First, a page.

MANILA, Philippines — More than 11,500 American and Filipino military personnel launched one of their largest annual combat exercises Monday amid growing alarm over massive land reclamation by China in disputed South China Sea territories.
Philippine military officials said the "Balikatan," or shoulder-to-shoulder, maneuvers, which involve more than 90 aircraft and ships, were not directed at China. But the venue of some of the war games in waters facing the disputed region and a focus on territorial defense appear to link the exercises to the long-simmering conflict.
More than 120 Philippine and U.S. Marines will be deployed from an amphibious attack vessel Tuesday to simulate the re-taking of an island occupied by enemy forces in northwestern Zambales province, Filipino officials said. There will be live-fire and search and rescue drills as well as civic work in other areas.
China seized control of a shoal off Zambales after a standoff with Philippine ships three years ago. Incensed, the Philippines challenged the validity of China's vast territorial claims before an international arbitration tribunal in 2013, straining ties.
Shortly before overseeing the start of the military exercises, Philippine military chief Gen. Gregorio Pio Catapang Jr. held a news conference to release surveillance photos showing Chinese reclamation of eight previously submerged reefs in the disputed Spratly Islands, saying Beijing's actions increase the risk of an accidental confrontation.
"We have compelling reasons to raise our voice to tell the whole world the adverse effects of China's aggressiveness that has created tensions not only among the countries who have overlapping claims in the area," Catapang said.
Washington has expressed concern over China's actions. U.S. Sen. John McCain and three other top-ranking senators overseeing U.S. defense and foreign policy have called for a comprehensive strategy to deal with China's territorial moves, including the massive reclamation, warning that American interests and those of its allies stand at considerable risk.
Adm. Samuel Locklear, the commander of U.S. forces in the Pacific, warned last week that the artificial islands could serve as resupply bases for China's large fleet of maritime security vessels. China eventually could deploy missiles and radar on them, providing a platform for enforcing a possible air defense identification zone similar to one it declared over disputed Japanese-held islands in the East China Sea in 2013.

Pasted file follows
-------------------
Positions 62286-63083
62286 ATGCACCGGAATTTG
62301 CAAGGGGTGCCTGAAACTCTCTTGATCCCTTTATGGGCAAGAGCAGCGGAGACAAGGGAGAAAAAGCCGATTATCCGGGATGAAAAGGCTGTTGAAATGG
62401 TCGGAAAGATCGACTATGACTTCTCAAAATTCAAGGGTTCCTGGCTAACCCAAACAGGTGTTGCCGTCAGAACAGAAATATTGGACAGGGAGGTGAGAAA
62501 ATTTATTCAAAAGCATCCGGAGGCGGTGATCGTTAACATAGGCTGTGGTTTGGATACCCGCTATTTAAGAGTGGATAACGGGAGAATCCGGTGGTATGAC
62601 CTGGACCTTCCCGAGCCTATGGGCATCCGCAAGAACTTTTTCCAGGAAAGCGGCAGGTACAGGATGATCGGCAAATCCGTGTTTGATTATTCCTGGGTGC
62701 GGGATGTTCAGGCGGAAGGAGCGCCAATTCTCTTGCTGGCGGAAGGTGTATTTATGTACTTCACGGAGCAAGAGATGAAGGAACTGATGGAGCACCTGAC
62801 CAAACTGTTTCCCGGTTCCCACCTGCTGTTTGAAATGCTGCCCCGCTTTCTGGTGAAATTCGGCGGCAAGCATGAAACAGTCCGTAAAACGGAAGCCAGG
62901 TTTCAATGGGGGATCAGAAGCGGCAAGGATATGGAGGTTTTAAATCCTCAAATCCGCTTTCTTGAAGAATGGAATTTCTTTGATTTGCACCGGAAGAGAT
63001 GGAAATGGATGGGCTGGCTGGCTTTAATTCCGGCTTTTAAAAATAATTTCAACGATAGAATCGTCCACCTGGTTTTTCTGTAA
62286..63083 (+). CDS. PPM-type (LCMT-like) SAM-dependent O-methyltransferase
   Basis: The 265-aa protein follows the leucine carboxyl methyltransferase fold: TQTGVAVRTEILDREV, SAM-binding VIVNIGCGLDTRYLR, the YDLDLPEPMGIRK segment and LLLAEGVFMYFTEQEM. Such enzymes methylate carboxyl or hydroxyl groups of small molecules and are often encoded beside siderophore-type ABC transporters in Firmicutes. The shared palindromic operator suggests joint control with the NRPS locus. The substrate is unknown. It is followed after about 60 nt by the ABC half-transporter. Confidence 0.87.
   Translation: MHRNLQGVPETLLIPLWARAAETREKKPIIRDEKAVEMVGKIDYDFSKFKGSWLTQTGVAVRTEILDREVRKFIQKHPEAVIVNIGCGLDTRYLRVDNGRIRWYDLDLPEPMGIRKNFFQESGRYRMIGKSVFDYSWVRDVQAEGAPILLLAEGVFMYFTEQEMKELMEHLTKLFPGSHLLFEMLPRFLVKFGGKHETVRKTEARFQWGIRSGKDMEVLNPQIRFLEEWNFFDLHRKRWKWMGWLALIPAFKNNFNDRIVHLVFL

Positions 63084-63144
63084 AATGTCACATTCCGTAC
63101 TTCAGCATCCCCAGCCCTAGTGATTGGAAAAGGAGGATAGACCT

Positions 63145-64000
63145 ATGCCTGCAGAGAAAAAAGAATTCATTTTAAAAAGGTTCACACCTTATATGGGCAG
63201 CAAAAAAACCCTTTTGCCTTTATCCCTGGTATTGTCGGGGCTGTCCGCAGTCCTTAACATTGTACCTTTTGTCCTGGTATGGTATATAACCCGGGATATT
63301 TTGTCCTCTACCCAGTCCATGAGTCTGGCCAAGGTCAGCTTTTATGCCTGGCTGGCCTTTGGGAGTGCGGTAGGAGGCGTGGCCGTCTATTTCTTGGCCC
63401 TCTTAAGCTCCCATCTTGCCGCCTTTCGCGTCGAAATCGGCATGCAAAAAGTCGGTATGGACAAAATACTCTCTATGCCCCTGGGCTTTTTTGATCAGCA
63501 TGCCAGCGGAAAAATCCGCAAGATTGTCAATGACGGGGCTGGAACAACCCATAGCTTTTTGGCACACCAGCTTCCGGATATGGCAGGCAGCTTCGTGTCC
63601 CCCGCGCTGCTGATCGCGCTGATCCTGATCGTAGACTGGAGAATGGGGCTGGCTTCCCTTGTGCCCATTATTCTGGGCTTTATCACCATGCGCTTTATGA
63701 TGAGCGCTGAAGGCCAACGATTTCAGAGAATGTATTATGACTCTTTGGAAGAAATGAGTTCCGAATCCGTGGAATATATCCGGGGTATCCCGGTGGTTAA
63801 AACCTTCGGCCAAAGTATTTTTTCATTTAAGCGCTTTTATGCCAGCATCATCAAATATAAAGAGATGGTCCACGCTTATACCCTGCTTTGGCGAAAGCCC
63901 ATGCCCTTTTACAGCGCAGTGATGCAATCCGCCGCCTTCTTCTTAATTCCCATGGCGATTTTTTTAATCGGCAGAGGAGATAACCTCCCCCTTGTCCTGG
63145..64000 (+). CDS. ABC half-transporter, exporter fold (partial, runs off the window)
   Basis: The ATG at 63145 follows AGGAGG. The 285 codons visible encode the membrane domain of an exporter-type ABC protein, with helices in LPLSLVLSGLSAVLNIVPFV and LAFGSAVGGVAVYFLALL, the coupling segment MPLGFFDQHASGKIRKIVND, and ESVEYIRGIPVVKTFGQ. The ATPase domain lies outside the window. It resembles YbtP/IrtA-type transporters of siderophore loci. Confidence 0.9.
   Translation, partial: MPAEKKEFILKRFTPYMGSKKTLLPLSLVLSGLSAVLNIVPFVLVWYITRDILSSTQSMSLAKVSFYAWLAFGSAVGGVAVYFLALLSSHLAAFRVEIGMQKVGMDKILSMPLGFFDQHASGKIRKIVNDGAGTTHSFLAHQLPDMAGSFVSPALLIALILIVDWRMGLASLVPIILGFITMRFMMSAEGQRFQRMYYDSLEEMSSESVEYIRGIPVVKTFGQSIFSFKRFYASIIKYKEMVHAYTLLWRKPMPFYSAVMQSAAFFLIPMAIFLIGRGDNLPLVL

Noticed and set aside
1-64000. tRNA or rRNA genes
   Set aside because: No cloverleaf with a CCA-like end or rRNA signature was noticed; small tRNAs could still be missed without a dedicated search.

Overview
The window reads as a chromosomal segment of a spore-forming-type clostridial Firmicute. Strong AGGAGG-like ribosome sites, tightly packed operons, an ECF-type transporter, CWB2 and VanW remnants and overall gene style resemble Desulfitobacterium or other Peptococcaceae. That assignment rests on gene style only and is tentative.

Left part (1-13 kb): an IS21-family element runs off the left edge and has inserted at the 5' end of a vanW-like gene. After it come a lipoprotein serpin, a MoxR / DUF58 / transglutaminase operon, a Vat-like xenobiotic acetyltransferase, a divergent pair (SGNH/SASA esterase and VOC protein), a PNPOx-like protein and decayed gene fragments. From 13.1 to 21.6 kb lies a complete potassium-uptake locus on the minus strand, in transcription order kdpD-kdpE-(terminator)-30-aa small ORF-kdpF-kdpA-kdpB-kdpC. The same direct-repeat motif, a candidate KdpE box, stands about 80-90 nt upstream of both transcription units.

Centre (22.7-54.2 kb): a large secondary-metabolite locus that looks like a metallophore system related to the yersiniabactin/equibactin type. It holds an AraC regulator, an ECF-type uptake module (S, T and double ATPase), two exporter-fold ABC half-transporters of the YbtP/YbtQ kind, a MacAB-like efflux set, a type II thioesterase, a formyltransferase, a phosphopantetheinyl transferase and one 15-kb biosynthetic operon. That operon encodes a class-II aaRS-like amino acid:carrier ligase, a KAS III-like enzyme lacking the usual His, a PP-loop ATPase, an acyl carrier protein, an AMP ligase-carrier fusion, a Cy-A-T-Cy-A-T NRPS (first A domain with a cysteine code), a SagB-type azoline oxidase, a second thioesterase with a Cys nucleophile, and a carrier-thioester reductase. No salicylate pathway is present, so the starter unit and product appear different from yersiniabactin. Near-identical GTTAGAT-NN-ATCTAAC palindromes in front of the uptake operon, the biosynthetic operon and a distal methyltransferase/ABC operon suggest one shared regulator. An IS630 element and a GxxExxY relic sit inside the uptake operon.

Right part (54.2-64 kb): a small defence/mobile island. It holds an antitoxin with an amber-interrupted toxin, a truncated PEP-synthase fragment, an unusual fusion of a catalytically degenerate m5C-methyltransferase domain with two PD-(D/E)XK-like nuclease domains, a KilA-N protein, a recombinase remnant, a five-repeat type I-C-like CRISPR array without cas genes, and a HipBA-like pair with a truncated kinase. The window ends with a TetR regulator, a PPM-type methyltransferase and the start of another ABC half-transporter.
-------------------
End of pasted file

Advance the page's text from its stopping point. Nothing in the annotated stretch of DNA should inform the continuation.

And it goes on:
The reclamation has destroyed large swaths of coral reefs, Catapang said, adding that Filipino fishermen have been driven away from the construction sites, denying them of their livelihood.
Catapang said some of the reclamation projects were just several kilometers (miles) from a Philippine-occupied island it calls Pag-asa and Second Thomas Shoal, raising the possibility that Chinese military patrols could cut off Manila's access to those areas.
Philippine government agencies were meeting to determine how to respond to the situation, Catapang said, adding that Manila wants a peaceful resolution based on international laws.
Chinese officials have defended the land reclamation by saying it is Beijing's territory, adding that the buildings and infrastructure are for public service use and to support fishermen.
But the Philippine military has said the massive scale of the reclamation and the emergence of runway-like facilities raise the possibility they are for military use to reinforce China's extensive territorial claims.
The chain of Spratly islands, reefs and atolls where most of the Chinese land reclamation has been detected has long been contested by China, the Philippines, Taiwan, Malaysia, Vietnam and Brunei. Aside from possible oil and natural gas resources, the vast region also straddles busy sea lanes and rich fishing grounds.